Rethinking Mental Health Claims
A person experiencing depression or any other psychological distress is perhaps at the lowest ebb in life. As life insurers, our principal role is supporting customers when their conditions become disabling for them. Part of our role is also to help them work toward wellness and hopefully return to work.
That’s often easier said than done. Managing subjective claims is a big challenge for a claims department, especially in the absence of tangible and objective clinical evidence.
We can offer support for rehabilitation but frequently we don’t invoke a requisite period or requirement for compliance in our policy wording. Also, usually there’s no obligation for the claimant to participate or have an actual diagnosis or see a specialist.
Maybe it’s time to review current disability definitions and create more incentives for claimants to return to work early or make early recoveries.
That means getting the claimant – and his/her physician – to actively participate in treatment to get better. It means establishing a more holistic partnership approach that is neither paper-based nor fully web-based: effectively a no form claim approach.
Such a program would enable the customer to initiate the claim online and access claim information quickly. But it could also provide a prompt to the claim professional to call the customer, explain the process and what is expected, and communicate a voice of authority that helps the customer gain access to his or her treating doctor.
The claim professional could also make a call to the treating doctor to gather the necessary information and initiate a collaborative agreement on treatment, support and timeframes for return to work. This way there’s an immediate impact on the customer’s experience and the process is demystified for the treating doctor. It also helps to unearth any barriers for return to work and forecast the support network required to manage durations.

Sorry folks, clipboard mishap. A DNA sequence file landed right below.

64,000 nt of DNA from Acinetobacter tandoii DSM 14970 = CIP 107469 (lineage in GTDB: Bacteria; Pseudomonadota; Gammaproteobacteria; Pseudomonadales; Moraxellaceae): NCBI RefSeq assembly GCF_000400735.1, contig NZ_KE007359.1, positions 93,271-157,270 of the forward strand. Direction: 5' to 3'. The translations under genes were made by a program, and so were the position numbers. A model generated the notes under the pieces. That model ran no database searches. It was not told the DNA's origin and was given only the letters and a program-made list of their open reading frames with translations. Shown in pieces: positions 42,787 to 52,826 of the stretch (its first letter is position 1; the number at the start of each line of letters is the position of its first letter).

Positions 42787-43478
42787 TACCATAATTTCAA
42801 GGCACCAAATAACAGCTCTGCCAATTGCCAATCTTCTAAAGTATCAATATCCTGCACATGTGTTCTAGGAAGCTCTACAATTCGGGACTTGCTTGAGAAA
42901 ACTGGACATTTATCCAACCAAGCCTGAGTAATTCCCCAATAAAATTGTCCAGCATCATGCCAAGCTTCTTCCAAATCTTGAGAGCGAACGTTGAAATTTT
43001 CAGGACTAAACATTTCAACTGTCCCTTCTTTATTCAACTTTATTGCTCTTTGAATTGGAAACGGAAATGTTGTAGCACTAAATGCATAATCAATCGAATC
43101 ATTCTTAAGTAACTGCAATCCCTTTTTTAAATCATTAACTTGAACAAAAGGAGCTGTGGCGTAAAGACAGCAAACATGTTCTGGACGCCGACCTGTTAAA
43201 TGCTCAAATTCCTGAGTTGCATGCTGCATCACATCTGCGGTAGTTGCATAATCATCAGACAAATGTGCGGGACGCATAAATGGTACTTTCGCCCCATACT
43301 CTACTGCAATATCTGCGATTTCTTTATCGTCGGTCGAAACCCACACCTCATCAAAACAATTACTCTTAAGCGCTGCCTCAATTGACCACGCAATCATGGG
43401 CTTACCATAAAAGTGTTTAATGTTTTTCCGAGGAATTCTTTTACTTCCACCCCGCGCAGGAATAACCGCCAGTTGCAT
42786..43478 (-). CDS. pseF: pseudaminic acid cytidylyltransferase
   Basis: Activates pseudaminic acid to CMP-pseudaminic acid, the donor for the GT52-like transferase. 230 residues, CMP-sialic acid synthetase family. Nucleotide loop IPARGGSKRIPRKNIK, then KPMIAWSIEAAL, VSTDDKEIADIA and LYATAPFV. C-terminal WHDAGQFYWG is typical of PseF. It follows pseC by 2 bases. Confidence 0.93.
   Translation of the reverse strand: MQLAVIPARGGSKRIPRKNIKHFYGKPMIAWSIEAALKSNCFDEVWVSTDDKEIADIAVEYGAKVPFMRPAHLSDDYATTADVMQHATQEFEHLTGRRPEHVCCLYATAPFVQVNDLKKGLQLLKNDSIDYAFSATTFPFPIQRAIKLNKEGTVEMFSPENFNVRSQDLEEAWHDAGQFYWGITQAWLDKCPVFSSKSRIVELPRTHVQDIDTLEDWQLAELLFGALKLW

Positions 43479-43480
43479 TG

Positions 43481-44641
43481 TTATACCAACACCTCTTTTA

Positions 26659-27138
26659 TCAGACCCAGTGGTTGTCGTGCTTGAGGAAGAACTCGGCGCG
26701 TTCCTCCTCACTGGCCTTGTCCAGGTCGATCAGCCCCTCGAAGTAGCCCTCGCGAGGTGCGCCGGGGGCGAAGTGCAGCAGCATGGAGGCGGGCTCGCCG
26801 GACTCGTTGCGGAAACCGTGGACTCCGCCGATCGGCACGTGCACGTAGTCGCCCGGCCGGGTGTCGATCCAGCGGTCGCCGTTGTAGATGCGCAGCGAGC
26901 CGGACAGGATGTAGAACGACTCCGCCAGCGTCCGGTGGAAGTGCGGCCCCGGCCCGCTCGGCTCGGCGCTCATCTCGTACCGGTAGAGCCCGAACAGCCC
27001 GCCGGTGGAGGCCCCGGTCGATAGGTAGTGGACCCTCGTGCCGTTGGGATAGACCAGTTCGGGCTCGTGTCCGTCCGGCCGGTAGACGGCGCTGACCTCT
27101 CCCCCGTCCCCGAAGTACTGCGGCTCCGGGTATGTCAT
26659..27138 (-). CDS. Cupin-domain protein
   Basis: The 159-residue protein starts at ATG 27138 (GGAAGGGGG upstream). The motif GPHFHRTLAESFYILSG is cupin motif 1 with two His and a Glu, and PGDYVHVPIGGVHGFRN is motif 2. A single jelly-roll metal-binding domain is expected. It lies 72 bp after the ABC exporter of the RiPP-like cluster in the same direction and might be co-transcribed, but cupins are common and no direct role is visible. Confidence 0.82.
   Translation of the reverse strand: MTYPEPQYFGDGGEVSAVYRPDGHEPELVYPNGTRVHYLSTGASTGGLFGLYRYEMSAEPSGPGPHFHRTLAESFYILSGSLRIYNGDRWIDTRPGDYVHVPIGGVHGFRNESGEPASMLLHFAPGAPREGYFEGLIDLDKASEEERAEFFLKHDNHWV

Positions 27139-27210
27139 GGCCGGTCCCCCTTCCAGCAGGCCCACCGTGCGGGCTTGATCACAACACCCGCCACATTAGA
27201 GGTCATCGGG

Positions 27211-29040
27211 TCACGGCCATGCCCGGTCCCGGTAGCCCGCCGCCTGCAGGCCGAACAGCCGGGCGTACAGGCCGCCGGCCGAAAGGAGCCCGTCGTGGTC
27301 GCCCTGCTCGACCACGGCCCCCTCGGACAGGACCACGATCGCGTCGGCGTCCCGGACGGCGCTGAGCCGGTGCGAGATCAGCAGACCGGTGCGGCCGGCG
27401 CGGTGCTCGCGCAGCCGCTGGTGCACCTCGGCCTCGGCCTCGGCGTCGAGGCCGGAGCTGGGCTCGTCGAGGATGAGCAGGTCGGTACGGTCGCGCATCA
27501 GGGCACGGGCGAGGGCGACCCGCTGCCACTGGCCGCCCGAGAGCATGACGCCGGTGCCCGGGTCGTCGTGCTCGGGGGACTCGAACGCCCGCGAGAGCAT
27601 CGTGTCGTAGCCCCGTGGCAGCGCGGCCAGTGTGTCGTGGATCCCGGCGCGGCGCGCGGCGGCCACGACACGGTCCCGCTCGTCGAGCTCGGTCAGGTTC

Three-way communication with the insurer, claimant and GP has long been practised in workers' compensation. I believe this approach can also help life insurers and their policyholders' partners in developing treatment plans and working toward mental health, wellness and recovery.
I also believe that sharing knowledge within the industry is critical to successfully innovating mental health management at claim time and research for product development.
Discussion forums such as Gen Re’s recent interactive webinar, which asked, “How can we better engage treating doctors when it counts the most?” are already leading to a better understanding of what stakeholders want from the process and unlocking potential solutions.
We invite those keen to collaborate to get in touch and share any research, insights or observations.
For more on rethinking mental health claims visit my article in the latest issue of Risk Matters.